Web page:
This thesis research will use SVMs as the classification model for two reasons: 1) the selected audio-based system uses SVMs; 2) SVMs achieved best results in MIR/MDL experiments in general [9] [14] [15] [17].

3.4 Combining lyrics and audio

Are systems combining audio and lyrics significantly better than audio-based or lyrics-based systems?

In machine learning, it is acknowledged that multiple independent sources of features will likely compensate for one another, resulting in better performances than approaches using any one of the sources [33]. Thus, the hypothesis is that hybrid systems combining audio and text will perform better than systems using either source. To test this hypothesis, system performances will be compared by Friedman’s ANOVA and Tukey-Kramer HSD.

There are two major approaches in assembling hybrid systems [33]: features combination (e.g., by weighting different sets of features) and classification result combination (e.g., by voting). Both approaches will be implemented and compared.

The effect of the amount of training data, (i.e. learning curve) will also be investigated. Experiments will be done with incrementing amount of training data. The results will show empirically how much training data are needed for systems based on different sources to achieve comparable performances and whether adding lyrics can help reduce the amount of training data needed for audio-based system.

3.5 30 second clips vs. complete tracks

Can lyrics help classify 30 second clips truncated from original tracks and achieve comparable results to systems using complete tracks?

Due to the time complexity of audio processing, MIR/MDL systems often process the middle 30 second audio clips truncated from original tracks instead of the complete tracks. As text processing is much faster than audio processing, it is of practical value to find out whether combining complete lyrics with short audio excerpts can help compensate the (possibly significant) information loss due to the approximation of complete tracks with short clips.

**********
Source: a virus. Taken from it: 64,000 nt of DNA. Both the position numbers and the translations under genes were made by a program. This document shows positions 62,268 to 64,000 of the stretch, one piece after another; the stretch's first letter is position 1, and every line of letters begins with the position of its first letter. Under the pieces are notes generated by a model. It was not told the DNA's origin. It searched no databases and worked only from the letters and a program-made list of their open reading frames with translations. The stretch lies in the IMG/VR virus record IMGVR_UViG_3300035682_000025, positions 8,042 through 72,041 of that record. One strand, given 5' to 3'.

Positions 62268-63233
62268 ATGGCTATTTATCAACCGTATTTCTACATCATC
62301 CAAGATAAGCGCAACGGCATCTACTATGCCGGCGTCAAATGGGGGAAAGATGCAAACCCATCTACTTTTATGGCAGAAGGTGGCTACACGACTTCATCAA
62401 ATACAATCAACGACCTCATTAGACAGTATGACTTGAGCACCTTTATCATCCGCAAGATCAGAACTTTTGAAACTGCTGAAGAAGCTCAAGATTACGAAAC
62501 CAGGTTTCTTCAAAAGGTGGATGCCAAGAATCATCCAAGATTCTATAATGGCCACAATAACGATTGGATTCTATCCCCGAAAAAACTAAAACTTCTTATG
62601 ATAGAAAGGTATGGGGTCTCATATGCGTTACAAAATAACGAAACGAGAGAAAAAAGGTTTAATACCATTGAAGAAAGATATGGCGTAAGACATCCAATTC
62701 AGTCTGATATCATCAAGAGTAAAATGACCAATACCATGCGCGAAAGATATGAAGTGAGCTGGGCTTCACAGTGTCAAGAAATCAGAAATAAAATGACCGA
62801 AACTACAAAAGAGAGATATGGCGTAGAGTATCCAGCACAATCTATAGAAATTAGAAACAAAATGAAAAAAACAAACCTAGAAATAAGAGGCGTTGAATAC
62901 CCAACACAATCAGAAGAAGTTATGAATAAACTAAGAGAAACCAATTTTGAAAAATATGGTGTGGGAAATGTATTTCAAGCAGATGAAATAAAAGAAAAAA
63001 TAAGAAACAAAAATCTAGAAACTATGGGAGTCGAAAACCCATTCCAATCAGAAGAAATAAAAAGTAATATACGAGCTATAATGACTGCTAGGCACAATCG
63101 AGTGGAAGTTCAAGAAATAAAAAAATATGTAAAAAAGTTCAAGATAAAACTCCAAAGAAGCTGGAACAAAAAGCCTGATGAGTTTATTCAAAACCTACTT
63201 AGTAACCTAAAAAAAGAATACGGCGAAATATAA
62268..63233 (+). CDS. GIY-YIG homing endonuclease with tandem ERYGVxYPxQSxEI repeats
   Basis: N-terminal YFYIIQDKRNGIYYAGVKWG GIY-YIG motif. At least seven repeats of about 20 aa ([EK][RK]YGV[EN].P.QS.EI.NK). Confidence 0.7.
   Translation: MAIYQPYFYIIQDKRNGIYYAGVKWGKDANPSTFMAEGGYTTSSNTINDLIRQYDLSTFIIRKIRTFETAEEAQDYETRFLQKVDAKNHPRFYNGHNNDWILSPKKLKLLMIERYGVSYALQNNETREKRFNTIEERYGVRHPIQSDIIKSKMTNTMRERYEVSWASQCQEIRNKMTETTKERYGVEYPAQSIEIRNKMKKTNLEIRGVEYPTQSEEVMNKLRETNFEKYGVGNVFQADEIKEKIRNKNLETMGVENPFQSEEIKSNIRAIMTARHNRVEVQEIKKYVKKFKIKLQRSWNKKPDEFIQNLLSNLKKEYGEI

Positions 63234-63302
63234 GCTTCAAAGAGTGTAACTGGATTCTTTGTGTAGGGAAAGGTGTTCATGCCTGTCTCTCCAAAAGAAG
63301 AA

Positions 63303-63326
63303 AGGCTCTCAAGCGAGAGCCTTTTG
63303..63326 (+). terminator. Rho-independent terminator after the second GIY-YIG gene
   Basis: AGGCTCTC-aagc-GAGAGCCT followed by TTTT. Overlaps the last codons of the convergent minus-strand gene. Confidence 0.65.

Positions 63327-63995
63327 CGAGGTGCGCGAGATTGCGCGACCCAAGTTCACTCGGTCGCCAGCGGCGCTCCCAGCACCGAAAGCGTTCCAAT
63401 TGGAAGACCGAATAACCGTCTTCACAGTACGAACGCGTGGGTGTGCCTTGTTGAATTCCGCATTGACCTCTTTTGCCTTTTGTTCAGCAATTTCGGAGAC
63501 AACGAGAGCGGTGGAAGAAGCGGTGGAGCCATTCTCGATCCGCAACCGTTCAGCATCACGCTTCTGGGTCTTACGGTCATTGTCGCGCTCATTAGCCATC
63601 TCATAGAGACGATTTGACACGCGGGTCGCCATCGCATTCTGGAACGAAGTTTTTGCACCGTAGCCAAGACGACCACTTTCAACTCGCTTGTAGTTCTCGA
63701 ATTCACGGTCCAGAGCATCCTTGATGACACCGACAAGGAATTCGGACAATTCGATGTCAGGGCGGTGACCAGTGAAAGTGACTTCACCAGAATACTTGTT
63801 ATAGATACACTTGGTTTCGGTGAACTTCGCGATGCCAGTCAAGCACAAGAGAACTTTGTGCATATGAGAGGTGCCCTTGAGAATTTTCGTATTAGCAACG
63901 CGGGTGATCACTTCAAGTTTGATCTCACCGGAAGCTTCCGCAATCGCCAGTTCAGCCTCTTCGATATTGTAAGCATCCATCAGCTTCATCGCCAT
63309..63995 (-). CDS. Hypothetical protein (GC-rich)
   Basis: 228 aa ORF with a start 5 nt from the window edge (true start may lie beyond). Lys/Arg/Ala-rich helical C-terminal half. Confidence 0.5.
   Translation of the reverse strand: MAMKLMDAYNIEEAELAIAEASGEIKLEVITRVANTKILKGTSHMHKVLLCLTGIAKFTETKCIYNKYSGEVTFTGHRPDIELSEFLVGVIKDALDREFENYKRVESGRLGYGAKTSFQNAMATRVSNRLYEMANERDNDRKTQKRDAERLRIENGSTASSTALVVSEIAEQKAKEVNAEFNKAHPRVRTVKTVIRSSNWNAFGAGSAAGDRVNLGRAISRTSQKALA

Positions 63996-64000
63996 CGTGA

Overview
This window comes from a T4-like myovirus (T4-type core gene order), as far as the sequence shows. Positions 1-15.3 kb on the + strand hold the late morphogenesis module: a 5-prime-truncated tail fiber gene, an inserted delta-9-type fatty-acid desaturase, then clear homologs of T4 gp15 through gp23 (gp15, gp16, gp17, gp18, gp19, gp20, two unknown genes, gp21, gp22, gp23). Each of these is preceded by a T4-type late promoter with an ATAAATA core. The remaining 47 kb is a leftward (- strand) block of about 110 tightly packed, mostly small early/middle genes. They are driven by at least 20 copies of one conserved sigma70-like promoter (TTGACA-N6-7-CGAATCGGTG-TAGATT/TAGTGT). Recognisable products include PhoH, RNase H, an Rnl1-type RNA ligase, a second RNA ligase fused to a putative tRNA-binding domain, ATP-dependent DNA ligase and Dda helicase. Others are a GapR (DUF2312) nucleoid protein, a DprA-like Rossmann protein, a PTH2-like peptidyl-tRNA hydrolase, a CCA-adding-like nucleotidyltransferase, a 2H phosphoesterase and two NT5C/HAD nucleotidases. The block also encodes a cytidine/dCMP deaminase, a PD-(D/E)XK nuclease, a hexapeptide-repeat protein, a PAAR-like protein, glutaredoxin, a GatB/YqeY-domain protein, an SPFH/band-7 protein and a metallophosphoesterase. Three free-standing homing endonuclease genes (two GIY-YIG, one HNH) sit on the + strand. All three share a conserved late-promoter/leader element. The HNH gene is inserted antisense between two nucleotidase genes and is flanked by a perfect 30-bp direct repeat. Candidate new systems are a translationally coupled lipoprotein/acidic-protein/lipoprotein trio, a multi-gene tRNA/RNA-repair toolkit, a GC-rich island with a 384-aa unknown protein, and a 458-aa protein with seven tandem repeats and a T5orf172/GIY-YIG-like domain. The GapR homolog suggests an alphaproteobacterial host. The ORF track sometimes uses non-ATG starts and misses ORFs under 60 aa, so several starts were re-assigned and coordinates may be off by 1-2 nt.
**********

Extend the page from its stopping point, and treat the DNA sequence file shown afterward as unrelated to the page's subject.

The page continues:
To answer this question, performances of the hybrid systems on two datasets will be compared: 1) lyrics + complete audio tracks; 2) lyrics + 30 second audio clips. Their performances will also be compared to those of the audio-based system built in Section 3.3.

These research questions are closely related and each is built upon the previous one. Figure 1 illustrates the connections among the questions which together answer the overarching question.

Figure 1. Research questions and experiment flow


4.1 Contributions to methodology

Mood categories have been a much debated topic in MIR/MDL. This thesis research will, for the first time, identify mood categories that have been used by real users in a real life music listening environment. The statistics of the empirical ground truth dataset will also serve as a concrete case of aggregated real-life music listening behaviors, which can be used as a reference for studies in music psychology. In general, the comparison of the mood categories derived from social tags to those in psychological models will open up new directions, helping researchers refine or adapt theories and models and make them better fit the reality of users’ information behaviors.

Text sentiment analysis has been a hot topic in text mining in recent years [25], but has just started being applied to the music domain. This research will exploit a variety of linguistic features and push forward the state-of-the-art on sentiment analysis in the music domain.

4.2 Contributions on evaluation

An effective and scalable evaluation approach is much needed in the music domain. The proposed method for deriving ground truth from social tags will help reduce the cost of human assessments and clear the way to large scale experiments. The ground truth dataset built in this thesis research will be the largest one to date with mood labels given by a number of real life users, and it will be available to new rounds of MIREX for comparing systems developed in the MIR/MDL community.

4.3 Contributions on applications

Music mood classification and recommendation systems are direct applications of this thesis research. Based on the findings, one can plug in existing tools on text categorization, audio feature extraction and ensemble models to build a system that combines audio and text in an optimized way. Moody is an online prototype of such applications [34]. Moody classifies songs into the five mood categories proposed in [5], recommends music in similar mood, and classifies users’ songs on-the-fly. Upon the completion of the thesis, Moody will be updated according to the conclusions.


5.1 Data Collection

The dataset used in this research will contain 3-fold information: music audio, corresponding lyrics and social tags. Starting from accessible audio tracks, the author will collect lyrics and social tags from the Internet using focused crawling techniques.

Specifically, the audio is hosted in the International Music Information Retrieval System Evaluation Laboratory (IMIRSEL) where MIREX is hosted each year. The IMIRSEL has collected more than 31,000 audio tracks in a variety of genres among which about 15,000 tracks are vocal music in English.